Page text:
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Jerry J. Nugent

Jerry J. Nugent wrote:

In July of 1963 I was one of the few Marines who were assigned to APC for a 1 year tour of duty, for the purpose of gaining more experience in the area of motion picture production. It was the best assignment of my 10 years in the Marine Corps. My former duty station was with the East Coast Motion Picture Unit (USMC) in Quantico, VA.

I loved my tour of duty at APC, and it seems that they liked me and my performance also, as when Walter Wood discovered, on the very day I was due to return to the Corps, that my enlistment was due to end in 6 weeks, he immediately told me to go back to the Civilian Personnel Office and fill out a Form 52.

I returned to Quantico and sweated it out, as my company office was after me two or three times a week to come over and sign my re-enlistment papers. Shortly before my discharge date, I was (finally) contacted by the CPO at APC, and asked when I could report for work! I had been hired as an assistant cameraman! That was the highlight of my life, as I had long dreamed of working in a real studio, during “real” production work. The top cameramen I had the pleasure of working with, as an assistant cameraman, and later as a camera operator, included George Howell, Harry Kreider, Bob Sullivan and later even Chris Mauriello.

The only time I wasn’t happy at APC was during the “dead” times between assignments. But I couldn’t sit around in the Cameramen Waiting Room, so I spent many hours down on the Main Stage, practicing using the Worrell head, in anticipation for getting the chance to be allowed to serve as camera operator for the cameramen who often shot productions on the stages of APC. Between production assignments, I also sometimes worked in Special Effects with Charlie Hemingway, who taught me how to use the equipment there and even shoot some of the assignments myself. As far as I know, Johnny Pagano...who often helped me set up a camera on a dolly...mentioned to Chris Mauriello what I was doing. The next time I was “practicing” Chris came by to look for himself and soon I found myself as camera operator on many of the stage productions.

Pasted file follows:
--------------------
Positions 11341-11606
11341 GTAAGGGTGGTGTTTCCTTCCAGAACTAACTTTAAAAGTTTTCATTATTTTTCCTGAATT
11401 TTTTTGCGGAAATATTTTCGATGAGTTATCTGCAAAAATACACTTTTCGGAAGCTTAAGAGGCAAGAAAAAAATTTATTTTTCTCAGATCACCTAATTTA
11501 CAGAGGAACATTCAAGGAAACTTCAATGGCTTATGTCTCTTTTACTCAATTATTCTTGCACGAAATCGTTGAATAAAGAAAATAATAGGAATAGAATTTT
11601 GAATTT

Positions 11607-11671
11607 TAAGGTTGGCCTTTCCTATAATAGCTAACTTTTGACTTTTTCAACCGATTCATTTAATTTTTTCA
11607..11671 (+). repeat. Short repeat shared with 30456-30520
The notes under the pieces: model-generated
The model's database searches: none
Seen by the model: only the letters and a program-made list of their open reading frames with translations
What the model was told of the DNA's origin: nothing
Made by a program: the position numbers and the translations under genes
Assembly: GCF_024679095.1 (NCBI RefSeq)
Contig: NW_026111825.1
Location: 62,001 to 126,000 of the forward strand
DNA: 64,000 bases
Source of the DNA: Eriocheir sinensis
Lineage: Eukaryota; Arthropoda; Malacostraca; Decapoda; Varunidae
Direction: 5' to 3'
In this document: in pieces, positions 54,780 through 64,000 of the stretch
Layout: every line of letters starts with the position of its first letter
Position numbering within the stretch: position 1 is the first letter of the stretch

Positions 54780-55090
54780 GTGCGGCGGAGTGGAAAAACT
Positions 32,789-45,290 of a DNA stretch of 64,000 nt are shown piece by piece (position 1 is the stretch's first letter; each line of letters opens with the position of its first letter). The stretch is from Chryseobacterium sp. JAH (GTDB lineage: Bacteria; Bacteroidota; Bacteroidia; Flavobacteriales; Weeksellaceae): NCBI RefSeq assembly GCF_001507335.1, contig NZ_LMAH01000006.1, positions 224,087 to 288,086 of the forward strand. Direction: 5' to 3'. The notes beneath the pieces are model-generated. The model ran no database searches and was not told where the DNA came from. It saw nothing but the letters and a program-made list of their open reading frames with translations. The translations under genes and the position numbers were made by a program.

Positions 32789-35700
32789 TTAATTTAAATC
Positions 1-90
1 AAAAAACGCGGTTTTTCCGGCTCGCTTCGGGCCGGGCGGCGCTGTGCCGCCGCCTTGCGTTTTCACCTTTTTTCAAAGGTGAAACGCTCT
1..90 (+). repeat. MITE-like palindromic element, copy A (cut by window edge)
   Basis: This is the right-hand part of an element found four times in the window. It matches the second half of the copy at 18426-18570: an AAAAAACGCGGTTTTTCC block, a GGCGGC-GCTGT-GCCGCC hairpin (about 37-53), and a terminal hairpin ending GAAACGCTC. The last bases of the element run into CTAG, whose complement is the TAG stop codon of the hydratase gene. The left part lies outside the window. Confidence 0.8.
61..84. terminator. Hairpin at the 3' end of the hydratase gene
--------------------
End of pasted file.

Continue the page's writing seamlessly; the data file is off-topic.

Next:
At the time, all the assistant cameramen were GS-8’s. After reading the official documents on how that grade was determined, I felt that there had been a mistake many years ago. It was plain to me, from what I read, that the correct grade for Motion Picture Production Assistant Cameramen should have been set as a GS-9. I took it upon myself to file the necessary papers, and after months of “fighting” Civilian Personnel Offices, even as far as up the chain of command as to Washington, DC, my contention was finally upheld, and all the APC assistant cameramen (myself included) were promoted to GS-9.

I eventually was promoted by Joe Lipkowitz to Motion Picture Cameraman (GS-11) and held that grade until the closing of APC in 1970. I think the day they called all the employees together on the Main Stage for that announcement it was quite a blow. Since the Army realized the importance of maintaining a training film program, they transferred some of the production employees to other bases where audio visual had been established. Most of us in Camera Branch were transferred to other bases where parts of the mission had been re-assigned to. I was transferred to Aberdeen Proving Ground in Maryland, along with Pete Voustas, Frank Argondizza, Webb Turner and a few others from the Motion Picture Production Section, including at least one editor and one director...Phil Schuyler. Those of us who were cameramen were demoted to GS-10 and the production work became slow to become available. We were under control of the Aberdeen AV people, who in our opinion had very little, if any “production” experience. Since I wasn’t getting as much production work as I desired, I started editing some of the unedited films that had also been sent to Aberdeen along with the former APC employees. This eventually led to my being hired as an mopic editor at the Walter Reed Army Institute of Research (WRAIR) where the medical portion of the film program had been sent when APC was closed. I eventually retired from WRAIR in 1989, after subsequent promotions to producer-firector during my time there.

The Crew on the Set of “Songs of The Soldier” 1965 – Chris Mauriello as Director of Photography...myself as Camera Operator.

Filming Dana Andrews...on the Main Stage.  Jim Zernecke, Director...Bob Sullivan, Cameraman...Johnny Pagano, Dolly Grip...Myself, Camera Operator

(Posted November 14, 2011)


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